What is the impact of GOLD 2017 recommendations in primary care? – a descriptive study of patient classifications, treatment burden and costs

Alicia Gayle, Scott Dickinson, Kevin Morris, Chris Poole, Alexander G. Mathioudakis, Jorgen Vestbo

Research output: Contribution to journalArticlepeer-review

Abstract

Purpose: The changes in grading of disease severity and treatment recommendations for patients with COPD in the 2017 GOLD strategy may present an opportunity for reducing treatment burden for the patients and costs to the health care system. The aim of this study was to assess the implications of the GOLD 2017 grading system in terms of change in distribution across GOLD groups A–D for existing patients in UK primary care and estimate the potential cost savings of implementing GOLD 2017 treatment recommendations in UK primary care.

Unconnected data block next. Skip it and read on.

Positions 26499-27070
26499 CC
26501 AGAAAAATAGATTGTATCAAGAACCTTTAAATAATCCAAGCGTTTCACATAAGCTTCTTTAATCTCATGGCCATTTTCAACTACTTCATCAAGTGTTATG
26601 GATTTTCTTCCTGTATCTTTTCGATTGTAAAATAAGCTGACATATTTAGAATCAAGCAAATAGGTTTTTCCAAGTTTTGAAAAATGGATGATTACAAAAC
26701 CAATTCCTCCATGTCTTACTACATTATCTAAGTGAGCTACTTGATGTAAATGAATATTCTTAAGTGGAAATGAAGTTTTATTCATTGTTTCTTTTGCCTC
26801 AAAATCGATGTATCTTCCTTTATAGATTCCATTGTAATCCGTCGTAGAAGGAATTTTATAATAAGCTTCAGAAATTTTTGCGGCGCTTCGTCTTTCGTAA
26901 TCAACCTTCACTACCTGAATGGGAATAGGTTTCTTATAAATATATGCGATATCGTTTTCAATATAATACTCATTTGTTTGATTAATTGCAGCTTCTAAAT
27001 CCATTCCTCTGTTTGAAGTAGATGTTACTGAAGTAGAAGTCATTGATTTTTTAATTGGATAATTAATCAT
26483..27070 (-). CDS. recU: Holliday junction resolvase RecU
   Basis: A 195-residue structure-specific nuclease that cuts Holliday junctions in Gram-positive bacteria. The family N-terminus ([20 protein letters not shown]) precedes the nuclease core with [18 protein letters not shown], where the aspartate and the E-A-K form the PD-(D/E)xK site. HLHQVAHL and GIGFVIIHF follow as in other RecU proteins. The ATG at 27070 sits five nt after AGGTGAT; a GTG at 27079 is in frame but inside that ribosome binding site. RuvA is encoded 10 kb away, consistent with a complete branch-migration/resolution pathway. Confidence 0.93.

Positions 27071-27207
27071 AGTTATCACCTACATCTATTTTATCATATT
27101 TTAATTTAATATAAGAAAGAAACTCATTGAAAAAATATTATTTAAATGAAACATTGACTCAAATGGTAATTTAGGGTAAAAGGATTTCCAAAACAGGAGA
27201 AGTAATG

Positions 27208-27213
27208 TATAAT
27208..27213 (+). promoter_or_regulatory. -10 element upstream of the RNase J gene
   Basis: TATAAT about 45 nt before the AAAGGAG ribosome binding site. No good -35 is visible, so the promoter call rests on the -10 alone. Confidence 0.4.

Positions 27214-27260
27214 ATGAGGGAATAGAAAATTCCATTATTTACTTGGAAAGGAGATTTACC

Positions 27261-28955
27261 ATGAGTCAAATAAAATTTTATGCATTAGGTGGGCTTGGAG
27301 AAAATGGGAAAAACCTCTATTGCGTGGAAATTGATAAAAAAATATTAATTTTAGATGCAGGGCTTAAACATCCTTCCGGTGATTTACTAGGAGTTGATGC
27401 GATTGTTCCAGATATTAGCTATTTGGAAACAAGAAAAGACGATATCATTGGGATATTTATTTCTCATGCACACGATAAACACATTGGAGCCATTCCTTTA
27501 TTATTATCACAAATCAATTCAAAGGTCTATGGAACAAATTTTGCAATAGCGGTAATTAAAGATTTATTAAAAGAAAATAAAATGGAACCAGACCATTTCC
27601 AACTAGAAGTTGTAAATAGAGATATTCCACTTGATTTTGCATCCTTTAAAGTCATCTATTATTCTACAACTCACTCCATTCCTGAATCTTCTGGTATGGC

Patients and methods: Using electronic health record data from the Clinical Practice Research Datalink (CPRD), patients aged ≥35 years with spirometry-confirmed COPD, receiving care during 2016, were included. The cohort was graded according to the GOLD 2017 groups (A–D), and treatment costs were calculated, according to corresponding recommendations, to observe the difference in actual vs predicted costs.
Results: When applying GOLD 2013 criteria, less than half of the cohort (46%) was assigned to GOLD A or B, as compared to 86% when applying the GOLD 2017 grading. The actual mean annual maintenance treatment cost was £542 per patient vs a predicted £389 for treatment according to the 2017 GOLD strategy.
Conclusion: There is a potential to make significant cost savings by implementing the grading and treatment recommendations from the 2017 GOLD strategy.
Original languageEnglish
Pages (from-to)3485-3492
Number of pages7
JournalInternational journal of chronic obstructive pulmonary disease
Volume13
Early online date23 Oct 2018
DOIs
Publication statusPublished - 2018

Keywords

  • COPD
  • GOLD
  • severity
  • economics

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